Anticipation of the weekend for many North Americans and others living in western countries can often be a preoccupation. Canadian pop singers have written a number of different anthems. 1980’s band “Loverboy” topped the charts with its hit “Everybody’s Working for the Weekend.” Hard rock band “Triumph” was less successful with its 1970’s song “I live for the Weekend,” but still captured the idea. There have been many other examples.
There is no doubt that not everyone in these countries enjoys the benefits of the weekend. In Canada, retail activity has grown dramatically over the past twenty years after Canadian Provinces eliminated Sunday closure laws. Many people continue to work in a range of industries on Saturday or Sunday or sometimes both. Many professionals and others work one or both weekend days. But there are still a significant number of people who enjoy a five day work week with Saturdays and Sundays off. There are many others with two days off, even if those days are two other days.
For observant Jews, a two day weekend in the diaspora has generally been a blessing. Saturday, as Shabbat, has meant attendance at Synagogue, family time, no travel, no commercial activity and a real day of rest. Observance of Shabbat in many areas has helped build a sense of community and synagogues have often played a central role.
Sunday, has been generally set aside for almost everything else that people might want to do but don’t have time to do in a busy week. Shopping, kids’ sports activities, family outings, leisurely brunches, weddings, unveilings, the list goes on and on. For North Americans and other westerners, it’s hard to imagine moving to a six day work week instead of a five day week. In fact, in the late 20th century, some writers began to speculate about a utopian future of shorter and shorter work weeks, perhaps even three or four days.
In contrast to the rest of the western world, Israel does not have a two day weekend. Sure there is a Hebrew word “sof shavua,” meaning weekend - but really it just means Friday night and Saturday.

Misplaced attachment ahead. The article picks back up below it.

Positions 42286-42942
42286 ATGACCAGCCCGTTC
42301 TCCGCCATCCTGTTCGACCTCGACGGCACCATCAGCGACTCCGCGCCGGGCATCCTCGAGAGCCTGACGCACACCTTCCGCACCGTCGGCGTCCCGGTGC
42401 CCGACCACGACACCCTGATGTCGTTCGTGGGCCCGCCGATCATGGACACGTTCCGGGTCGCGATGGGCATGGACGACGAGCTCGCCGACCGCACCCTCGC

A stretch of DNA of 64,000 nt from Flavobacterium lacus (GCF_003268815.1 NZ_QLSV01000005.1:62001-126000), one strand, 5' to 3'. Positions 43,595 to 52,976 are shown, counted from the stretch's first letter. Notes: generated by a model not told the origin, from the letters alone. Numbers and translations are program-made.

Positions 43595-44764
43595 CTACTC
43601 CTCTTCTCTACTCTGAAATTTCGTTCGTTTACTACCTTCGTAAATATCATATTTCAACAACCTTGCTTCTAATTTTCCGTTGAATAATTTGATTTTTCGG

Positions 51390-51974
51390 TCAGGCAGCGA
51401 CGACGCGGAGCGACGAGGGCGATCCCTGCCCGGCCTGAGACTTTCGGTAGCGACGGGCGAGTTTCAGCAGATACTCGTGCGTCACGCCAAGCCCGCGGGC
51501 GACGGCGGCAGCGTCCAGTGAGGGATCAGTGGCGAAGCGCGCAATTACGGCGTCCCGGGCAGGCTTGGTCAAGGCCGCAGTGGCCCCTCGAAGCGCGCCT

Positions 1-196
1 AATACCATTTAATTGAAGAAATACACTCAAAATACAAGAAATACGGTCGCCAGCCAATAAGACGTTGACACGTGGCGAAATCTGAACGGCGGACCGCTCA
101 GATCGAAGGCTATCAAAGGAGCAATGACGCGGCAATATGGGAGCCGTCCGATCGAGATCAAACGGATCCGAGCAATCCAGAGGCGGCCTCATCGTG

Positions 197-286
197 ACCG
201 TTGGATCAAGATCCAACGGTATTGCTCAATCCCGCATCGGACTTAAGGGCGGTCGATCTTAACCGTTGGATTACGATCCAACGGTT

Israeli students go to school six days a week. Although younger kids often finish by 1:30 p.m., the fact is that there are still six days of waking up early to be on time for school. Many people in Israel work six days a week. Although many leave work early on Fridays and a growing number don’t work at all that day, Friday is not seen as a universal day of rest. For those parents who have the day off, their kids are still in school so it is not a family day.
A six day week is one of the most difficult adjustments for immigrants who are often used to enjoying a two day weekend (and a number of three day long weekends throughout the year). But it is also difficult for Israelis, even if they have never had the opportunity to enjoy the rhythm of a five day week rather than one that stretches over six.
Earlier this year, Deputy Prime Minister of Israel, Sivan Shalom, proposed a legislative change to turn Israel into a five day work week society. The initiative met with significant opposition and is currently being “studied.”
Many observant Jews are opposed to the idea of turning Sunday into a second day of rest, arguing that it would not suit a Jewish country to adopt a Christian day of rest. But a legislatively mandated weekend would not turn Sunday into another Sabbath in a religious sense. In Israel today, in many areas, buses do not run on Saturday; restaurants and stores are closed; many activities are viewed as religiously prohibited. Turning Sunday into at least a partial day of rest would not mean adopting all of these measures in relation to Sunday. In fact, observant Jewish families would be among the major beneficiaries of a two day weekend. They could spend Saturday observing Shabbat; and then spend Sunday enjoying so many other activities. Many of these other activities would be defined as “work” under Jewish law and prohibited on Shabbat, even if they are, in fact, leisure activities. But this “work” would certainly permissible and even encouraged on Sundays.